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Who's representing you?

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If you're buying or selling a house, did your real estate agent explain the difference between a buyer's agent, a seller's agent, a cooperating agent and a dual agent?

No? Maybe?

It's the sort of thing that might sound like WSIGAC -- why should I give a carp -- but consumer advocates suggest paying attention. Agents in Maryland are supposed to give you a disclosure form to sign at your first appointment with them so you understand who they (and their bosses) are actually representing at the negotiating table.

Are they a seller's agent or a cooperating agent in the transaction? Then their "duty of loyalty" is to the seller alone, the state says. They can help someone else buy the house, but they're not representing that buyer -- surprising the heck out of some buyers.

If they're a buyer's agent in the transaction, they're representing the buyer and have a signed agreement from the buyer to show for it. A "presumed buyer's agent" is representing the buyer without a signed agreement and will need to get one before submitting any offers on property.

"Dual agency" happens when the buyer and seller in a single transaction end up being represented by agents working for the same real estate broker. Maryland law bars a single agent from representing both parties, but the agent's broker can do so, according to the Maryland Real Estate Commission.

John F. Sullivan, a Maryland agent who works only for buyers and thinks dual agency is fraught with conflicts of interest, is hoping the General Assembly passes a bill that would make the disclosure form disclose more -- bringing the state into a tug-of-war between a trade group for Realtors and the trade group for brokerages that represent buyers only.

He's planning to testify this week that "chronic misunderstandings about agent fiduciary responsibility have contributed to the foreclosure crisis both in Maryland and across the nation" -- namely that buyers weren't given good advice by agents about what they could actually afford, and thus did not have their best interests protected.

Senate Bill 644 would add the terms "exclusive buyer agent" and "exclusive seller agent" -- the intent is that only agents working for brokerages that just represent buyers could call themselves the former, and only agents at brokerages that just represent sellers could call themselves the latter, Sullivan said.

The bill would also require that consumers be given an explanation of what "single agency" means (the opposite of dual -- representing only the buyer or the seller in the same transaction) and what a "subagent" is (someone assisting the buyer but employed by the brokerage being used by the seller).

Oh, and the consent form a buyer and seller are supposed to sign if they end up with same real estate broker? It would be changed to say that "there will likely be a conflict of interest because the interests of the seller and the buyer are different or adverse" -- rather than the current "may be a conflict of interest" and "may be different or adverse." 

"If passed, these changes to the Real Estate Brokers Act ... would provide the consumer with all of their agency choices when selling or buying their home," Sullivan, an exclusive buyer agent who is vice president of Buyer's Edge Co. Inc., wrote in an email. "It would be the first of the 50 State agency disclosure statements in the country to provide the consumer with all their agency options including exclusive buyer, exclusive seller and most importantly single agency."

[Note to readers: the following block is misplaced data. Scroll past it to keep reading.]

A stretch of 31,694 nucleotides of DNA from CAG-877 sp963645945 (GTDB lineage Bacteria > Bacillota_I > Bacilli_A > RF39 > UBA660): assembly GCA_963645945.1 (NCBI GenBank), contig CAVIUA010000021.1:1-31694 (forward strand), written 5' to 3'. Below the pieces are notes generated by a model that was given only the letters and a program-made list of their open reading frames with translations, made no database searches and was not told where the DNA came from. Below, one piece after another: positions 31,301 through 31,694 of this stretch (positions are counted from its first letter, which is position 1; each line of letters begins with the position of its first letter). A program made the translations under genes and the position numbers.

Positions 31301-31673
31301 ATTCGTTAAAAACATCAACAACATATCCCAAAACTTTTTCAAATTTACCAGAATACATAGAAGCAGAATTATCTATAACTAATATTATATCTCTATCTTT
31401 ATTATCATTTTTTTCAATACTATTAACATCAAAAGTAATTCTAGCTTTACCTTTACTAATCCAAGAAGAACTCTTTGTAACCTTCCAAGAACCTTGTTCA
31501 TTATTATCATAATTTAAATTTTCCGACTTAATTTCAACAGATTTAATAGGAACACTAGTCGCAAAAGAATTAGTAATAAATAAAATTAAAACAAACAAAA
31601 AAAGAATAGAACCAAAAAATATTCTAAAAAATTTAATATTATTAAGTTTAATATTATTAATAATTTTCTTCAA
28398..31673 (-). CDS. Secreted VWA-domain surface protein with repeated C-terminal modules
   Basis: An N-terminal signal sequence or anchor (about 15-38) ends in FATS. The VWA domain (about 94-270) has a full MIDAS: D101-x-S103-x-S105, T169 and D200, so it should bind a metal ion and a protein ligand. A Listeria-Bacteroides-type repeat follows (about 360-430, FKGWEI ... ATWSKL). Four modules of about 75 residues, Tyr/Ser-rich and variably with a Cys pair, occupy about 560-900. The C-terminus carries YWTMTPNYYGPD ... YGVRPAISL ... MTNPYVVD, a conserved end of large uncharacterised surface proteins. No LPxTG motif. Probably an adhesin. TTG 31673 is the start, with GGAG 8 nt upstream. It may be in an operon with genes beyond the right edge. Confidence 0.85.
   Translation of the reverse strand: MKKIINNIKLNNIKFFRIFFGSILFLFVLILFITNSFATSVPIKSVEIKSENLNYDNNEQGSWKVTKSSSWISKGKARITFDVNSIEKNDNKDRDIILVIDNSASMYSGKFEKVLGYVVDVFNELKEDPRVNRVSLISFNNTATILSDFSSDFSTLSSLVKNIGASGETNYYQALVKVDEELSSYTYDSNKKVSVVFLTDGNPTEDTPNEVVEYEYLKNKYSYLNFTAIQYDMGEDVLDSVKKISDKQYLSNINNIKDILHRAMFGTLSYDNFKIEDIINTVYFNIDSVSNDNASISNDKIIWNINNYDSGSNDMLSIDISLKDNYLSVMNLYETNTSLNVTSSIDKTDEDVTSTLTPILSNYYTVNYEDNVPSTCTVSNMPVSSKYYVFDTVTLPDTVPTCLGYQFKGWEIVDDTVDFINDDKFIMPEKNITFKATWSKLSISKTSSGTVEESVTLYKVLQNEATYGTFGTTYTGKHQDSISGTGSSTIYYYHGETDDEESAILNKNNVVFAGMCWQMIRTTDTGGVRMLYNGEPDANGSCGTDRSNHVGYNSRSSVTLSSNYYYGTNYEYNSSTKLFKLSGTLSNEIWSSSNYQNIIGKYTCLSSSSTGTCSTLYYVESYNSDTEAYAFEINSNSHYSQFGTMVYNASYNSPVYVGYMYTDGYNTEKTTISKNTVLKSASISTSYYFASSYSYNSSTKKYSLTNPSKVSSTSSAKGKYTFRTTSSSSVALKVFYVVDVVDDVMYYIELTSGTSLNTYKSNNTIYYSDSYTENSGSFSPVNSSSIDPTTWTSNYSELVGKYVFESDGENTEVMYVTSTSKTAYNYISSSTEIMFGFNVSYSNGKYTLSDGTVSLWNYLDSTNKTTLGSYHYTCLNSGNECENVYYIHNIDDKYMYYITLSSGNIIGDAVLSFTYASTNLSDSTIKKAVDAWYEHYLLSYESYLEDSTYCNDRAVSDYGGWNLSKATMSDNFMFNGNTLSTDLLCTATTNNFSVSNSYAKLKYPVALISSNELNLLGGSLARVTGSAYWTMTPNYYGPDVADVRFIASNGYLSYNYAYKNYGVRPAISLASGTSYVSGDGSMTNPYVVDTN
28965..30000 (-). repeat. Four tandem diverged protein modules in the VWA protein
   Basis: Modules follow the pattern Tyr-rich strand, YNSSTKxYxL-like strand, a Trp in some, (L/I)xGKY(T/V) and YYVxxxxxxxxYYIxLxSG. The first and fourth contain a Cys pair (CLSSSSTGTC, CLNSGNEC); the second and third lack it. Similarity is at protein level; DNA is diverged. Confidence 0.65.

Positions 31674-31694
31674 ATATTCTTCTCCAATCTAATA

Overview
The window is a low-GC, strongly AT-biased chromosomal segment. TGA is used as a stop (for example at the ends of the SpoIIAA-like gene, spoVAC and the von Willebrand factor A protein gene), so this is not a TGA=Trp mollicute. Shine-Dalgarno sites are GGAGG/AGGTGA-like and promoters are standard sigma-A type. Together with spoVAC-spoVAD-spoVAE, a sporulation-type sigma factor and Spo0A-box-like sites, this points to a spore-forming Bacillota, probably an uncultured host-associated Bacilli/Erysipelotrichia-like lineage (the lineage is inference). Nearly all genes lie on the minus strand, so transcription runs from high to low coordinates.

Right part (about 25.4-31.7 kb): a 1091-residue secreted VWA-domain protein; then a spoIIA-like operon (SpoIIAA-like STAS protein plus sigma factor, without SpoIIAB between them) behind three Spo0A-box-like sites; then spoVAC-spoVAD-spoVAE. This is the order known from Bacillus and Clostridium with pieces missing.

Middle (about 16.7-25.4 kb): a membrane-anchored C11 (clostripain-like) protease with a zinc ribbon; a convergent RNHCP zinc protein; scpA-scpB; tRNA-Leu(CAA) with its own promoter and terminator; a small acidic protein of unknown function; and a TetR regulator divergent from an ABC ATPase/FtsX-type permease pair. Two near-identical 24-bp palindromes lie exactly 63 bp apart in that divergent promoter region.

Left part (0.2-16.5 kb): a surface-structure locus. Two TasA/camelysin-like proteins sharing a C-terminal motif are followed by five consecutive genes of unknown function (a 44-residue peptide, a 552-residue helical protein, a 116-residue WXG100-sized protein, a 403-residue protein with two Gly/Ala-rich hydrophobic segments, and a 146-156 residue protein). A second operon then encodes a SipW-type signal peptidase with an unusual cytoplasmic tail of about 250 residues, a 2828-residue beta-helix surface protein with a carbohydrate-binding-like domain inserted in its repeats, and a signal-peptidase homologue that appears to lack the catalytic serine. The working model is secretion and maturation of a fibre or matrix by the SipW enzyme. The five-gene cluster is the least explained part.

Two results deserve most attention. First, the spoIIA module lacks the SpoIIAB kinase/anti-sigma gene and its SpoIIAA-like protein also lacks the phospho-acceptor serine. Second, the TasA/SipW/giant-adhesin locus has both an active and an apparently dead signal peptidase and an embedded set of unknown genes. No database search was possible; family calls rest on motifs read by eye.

The Maryland Association of Realtors says thanks but no thanks. Mark Feinroth, director of regulatory affairs with the trade group, said the National Association of Exclusive Buyer Agents asked the state real estate commission to change the disclosure form last year. The commission declined. This bill seems to grow out of that request and "makes a big change in agency law that's really unwarranted," he said.

"We think this is an effort by the exclusive buyers' agents to have their business model shown as a preference in the process and in the form," Feinroth said. "They're certainly entitled to their business model ... but we don't think it's appropriate for any business model to be preferred in the statute. And we think that's really what they're asking."

Agency -- who's representing whom -- "is already the most difficult concept to train licensees in, and it's a very difficult concept to explain to consumers," Feinroth said. "I think this will make it even harder to understand."

The Maryland Real Estate Commission voted to oppose the bill. The executive director said through a spokeswoman last week that the commission wouldn't comment on the reasons until the hearing, which is scheduled for Wednesday at 1 p.m. in Annapolis.

Sullivan, the exclusive buyer agent, said it doesn't surprise him that the commission opposes it because a majority of the members are industry players, and the industry likes the disclosure form as is.

He is trying to get consumers to think twice about what type of agent to hire. He was president of the National Association of Exclusive Buyer Agents in 2009, when the group surveyed members about their transactions in the previous three years and then determined how many ended in foreclosure. It was 0.8 percent, less than half the rate of foreclosure nationwide, the trade group said.

Sullivan says clear disclosure would be better for sellers, not just buyers -- and for agents, too. This piece delves into the legal implications for agents when they purposely or accidentally breach their fiduciary duty.

What do you think?

Copyright © 2014, The Baltimore Sun
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